Before the start of the COVID-19 pandemic, remote work was likely seen as a nice perk within many organizations, but not a hugely significant part of a talent strategy. By and large, a typical company had most of its workforce onsite, with maybe a handful of employees working elsewhere.

We’ve seen a huge shift in the past two years, however. Remote workers are no longer a small group at many organizations. Some businesses are now 100% remote with no plans to return to an office anytime soon.

There is also the emerging middle ground of “hybrid work,” where employees split their time between an office location and home. According to a new survey from AT&T, “The State of the Industry: Future of Work,” a majority of business leaders expect hybrid work to become the dominant work model by 2024, with nearly 60% of work getting completed offsite.

But are organizations ready for this? The same survey says that many are not, as 72% of businesses lack a clear hybrid work strategy. The survey goes on to note:

“The Future of Work study highlighted that while many firms responded to a shift in working models as needed, this largely resulted in ‘band-aid’ solutions to enabling hybrid work, with the majority lacking a detailed strategy to support it.”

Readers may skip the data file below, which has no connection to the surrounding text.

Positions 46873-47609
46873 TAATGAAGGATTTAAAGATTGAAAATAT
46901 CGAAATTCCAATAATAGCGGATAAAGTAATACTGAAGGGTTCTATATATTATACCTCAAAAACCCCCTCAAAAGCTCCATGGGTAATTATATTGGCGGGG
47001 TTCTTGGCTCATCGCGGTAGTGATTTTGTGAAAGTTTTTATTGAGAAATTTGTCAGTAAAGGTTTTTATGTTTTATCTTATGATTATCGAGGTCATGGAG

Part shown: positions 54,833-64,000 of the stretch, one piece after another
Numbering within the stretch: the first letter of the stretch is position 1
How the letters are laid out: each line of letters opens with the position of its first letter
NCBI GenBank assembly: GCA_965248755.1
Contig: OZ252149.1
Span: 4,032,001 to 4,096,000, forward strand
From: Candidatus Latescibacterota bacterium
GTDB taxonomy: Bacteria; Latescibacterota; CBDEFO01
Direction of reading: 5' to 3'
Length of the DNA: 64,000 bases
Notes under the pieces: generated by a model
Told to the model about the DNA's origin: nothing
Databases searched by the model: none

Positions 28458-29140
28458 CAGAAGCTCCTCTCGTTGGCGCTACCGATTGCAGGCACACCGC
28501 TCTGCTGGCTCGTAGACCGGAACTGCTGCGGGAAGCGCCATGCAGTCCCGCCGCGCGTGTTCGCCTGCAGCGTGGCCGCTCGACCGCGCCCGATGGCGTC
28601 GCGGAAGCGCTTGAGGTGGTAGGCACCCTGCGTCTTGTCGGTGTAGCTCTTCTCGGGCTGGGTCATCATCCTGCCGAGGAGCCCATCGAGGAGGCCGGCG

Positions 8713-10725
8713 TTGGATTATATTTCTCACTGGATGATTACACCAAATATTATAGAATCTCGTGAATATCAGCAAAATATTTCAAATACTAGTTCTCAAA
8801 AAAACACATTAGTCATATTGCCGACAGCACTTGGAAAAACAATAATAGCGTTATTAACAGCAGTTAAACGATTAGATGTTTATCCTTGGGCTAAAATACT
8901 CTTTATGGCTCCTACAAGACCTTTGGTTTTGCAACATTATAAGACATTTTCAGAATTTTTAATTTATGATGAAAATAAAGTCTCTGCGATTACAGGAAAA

We’ve written pretty extensively about the subject of hybrid work, because mobility teams can (and should) play a key role in developing the workforce roadmap for their organizations. If more employees are free to work remotely at least some of the time, mobility programs can help support those who choose to “de-locate” and also facilitate business travel if staffers are required to report to an office now and then. With hybrid work seemingly here to stay (and grow), organizations that figure out their strategies first will be in a good position.